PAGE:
Government of Canada makes $1.44 billion investment in Telesat

Telesat LEO satellite constellation

Prior to its expected Initial public offering, Telesat is solidifying its finances to build its Low Earth Orbit (LEO) Lightspeed satellite communications constellation. This announcement brings another $1.44 billion to the $6.5 billion project.

In the announcement today, the company said the Government of Canada will provide a $790 million loan with a 20 year term and $650 million for a preferred equity investment.

The $650 million equity investment is in the form of a Payment-in-Kind (PIK) preferred equity. The government will “receive warrants that can be exchanged into common shares.” The PIK will have “an average term of 14 years.”

In return Telesat will do the following:

  • Commit to investing in Canada $1 billion of capital expenditures for its initial Lightspeed constellation and the lesser of $2.6 billion or 50% of certain capital expenditures for its subsequent constellation, with incentives for additional Canadian investment in the subsequent Lightspeed constellation.
  • Telesat will grow its Canadian employee footprint to at least 700 full time equivalent employees, largely in STEM, and will continue to support post-secondary students through new co-op opportunities and scholarships, with a focus on women in STEM programs.

Telesat also stated that with this investment they have “approximately $4 billion (of the needed $6.5B), including roughly $1.7 billion of cash contribution from Telesat (inclusive of investments made to date, cash on hand and proceeds expected from the U.S. C-band clearing process) and $0.4 billion investment from the Government of Quebec.” This also included the announcement last week by the Ontario government of a $109 investment in Telesat Lightspeed.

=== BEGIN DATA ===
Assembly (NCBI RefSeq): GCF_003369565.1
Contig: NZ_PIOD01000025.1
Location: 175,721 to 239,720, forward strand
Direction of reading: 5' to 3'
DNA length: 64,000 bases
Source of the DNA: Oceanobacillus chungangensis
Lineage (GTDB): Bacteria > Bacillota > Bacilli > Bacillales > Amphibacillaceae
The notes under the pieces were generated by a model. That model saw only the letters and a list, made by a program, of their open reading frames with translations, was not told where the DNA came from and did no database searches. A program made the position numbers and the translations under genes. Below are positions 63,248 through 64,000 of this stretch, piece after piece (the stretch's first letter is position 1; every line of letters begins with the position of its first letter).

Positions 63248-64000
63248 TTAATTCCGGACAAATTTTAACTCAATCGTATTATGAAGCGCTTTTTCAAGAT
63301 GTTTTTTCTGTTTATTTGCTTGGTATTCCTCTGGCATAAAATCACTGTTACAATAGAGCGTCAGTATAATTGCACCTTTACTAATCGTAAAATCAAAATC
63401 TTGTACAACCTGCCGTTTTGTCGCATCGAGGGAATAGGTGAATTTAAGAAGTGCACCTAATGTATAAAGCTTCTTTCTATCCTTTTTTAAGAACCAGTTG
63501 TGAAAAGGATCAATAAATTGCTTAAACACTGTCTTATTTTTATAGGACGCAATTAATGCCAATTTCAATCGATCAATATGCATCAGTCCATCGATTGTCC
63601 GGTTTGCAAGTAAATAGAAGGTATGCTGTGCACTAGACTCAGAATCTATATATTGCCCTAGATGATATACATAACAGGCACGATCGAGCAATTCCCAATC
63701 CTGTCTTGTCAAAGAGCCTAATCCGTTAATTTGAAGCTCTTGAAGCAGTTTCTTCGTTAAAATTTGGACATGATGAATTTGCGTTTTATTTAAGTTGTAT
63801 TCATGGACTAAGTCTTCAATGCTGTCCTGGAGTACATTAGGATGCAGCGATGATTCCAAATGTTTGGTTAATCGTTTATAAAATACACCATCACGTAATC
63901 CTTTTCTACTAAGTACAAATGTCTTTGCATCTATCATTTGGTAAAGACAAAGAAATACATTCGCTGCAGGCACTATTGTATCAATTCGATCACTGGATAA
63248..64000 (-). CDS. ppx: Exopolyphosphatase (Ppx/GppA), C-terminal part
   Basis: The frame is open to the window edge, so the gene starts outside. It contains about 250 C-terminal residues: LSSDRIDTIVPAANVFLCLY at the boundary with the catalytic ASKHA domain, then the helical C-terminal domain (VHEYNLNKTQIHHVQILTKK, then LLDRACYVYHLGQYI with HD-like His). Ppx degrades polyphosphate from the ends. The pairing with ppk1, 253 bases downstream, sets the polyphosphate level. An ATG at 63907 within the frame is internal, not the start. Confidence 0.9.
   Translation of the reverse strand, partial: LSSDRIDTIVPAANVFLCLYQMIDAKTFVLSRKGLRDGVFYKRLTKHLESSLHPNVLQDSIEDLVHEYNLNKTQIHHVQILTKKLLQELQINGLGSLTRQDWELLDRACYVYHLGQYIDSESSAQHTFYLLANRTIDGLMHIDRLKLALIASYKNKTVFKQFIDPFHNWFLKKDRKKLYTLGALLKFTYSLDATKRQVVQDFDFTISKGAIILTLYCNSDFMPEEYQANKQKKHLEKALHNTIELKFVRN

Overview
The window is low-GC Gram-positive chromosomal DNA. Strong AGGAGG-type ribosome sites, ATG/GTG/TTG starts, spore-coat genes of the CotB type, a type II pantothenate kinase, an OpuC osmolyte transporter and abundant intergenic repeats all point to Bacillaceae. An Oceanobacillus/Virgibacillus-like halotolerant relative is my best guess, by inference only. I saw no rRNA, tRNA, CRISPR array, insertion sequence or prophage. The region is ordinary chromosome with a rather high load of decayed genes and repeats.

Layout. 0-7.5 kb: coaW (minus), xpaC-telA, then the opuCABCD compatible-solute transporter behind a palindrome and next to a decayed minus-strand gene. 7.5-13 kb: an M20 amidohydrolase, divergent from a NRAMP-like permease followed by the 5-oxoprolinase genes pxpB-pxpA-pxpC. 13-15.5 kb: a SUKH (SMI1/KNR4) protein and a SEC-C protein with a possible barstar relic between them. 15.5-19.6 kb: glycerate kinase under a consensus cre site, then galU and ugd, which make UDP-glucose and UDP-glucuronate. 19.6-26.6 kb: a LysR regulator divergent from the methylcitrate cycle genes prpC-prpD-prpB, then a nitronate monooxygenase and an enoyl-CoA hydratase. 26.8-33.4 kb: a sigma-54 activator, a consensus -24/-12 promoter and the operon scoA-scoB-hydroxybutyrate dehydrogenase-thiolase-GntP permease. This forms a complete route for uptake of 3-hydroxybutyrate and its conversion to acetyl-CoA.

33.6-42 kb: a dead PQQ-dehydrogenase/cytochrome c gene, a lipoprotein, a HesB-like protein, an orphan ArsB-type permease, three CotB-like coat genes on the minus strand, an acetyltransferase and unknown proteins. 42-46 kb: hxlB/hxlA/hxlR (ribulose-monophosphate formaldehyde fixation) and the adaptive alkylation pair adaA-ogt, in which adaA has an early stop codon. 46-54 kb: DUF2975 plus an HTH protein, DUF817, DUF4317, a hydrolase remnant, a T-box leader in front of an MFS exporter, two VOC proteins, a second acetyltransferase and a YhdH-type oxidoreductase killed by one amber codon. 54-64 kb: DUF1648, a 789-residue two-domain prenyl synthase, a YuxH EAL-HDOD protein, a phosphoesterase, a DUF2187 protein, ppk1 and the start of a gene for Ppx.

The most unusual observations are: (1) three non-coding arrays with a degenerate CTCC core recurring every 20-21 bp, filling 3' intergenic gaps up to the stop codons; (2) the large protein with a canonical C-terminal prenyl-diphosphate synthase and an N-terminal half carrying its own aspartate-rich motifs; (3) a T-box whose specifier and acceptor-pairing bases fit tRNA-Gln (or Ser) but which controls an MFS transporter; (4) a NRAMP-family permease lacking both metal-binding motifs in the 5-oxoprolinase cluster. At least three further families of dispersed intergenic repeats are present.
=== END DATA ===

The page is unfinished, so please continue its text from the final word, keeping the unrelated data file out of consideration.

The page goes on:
Telesat said the balance of the funding needed to capitalize the project will come primarily from debt financing “from certain export credit agencies, with whom Telesat is in advanced discussions.”

Dan Goldberg, Telesat’s President and CEO said “The Government of Canada’s investment in Telesat Lightspeed underscores the program’s transformational ability to bridge the digital divide, position Canada at the forefront of the burgeoning New Space Economy, and deliver sustained and high-quality job creation and economic growth in Canada. We applaud the Government’s recognition of the importance and promise of Telesat Lightspeed. With the funding announced today and other financing sources already in place, including the previously announced investment by the Government of Quebec, Telesat now has arrangements for approximately $4 billion in funding for the program. We expect to secure in the near term the remaining financial commitments required to fully finance Telesat Lightspeed.”

François-Philippe Champagne, Minister of Innovation, Science and Industry stated “Now is the time to bolster Canada’s position as a global leader in the new space economy. Through its partnership with Telesat, our government is creating more high-skilled jobs, enabling innovation and helping to unlock economic and social opportunities in Canada’s most rural and remote communities. Every Canadian should have access to affordable high-speed Internet. Today, we took a big step towards making that happen.”

The Telesat Lightspeed constellation will initially consist of 298 satellites.

About Marc Boucher

Boucher is an entrepreneur, writer, editor & publisher. He is the founder of SpaceQ Media Inc. and CEO and co-founder of SpaceRef Interactive Inc. Boucher has 20 years working in various roles in the space industry and a total of 28 years as a technology entrepreneur including creating Maple Square, Canada's first internet directory and search engine.

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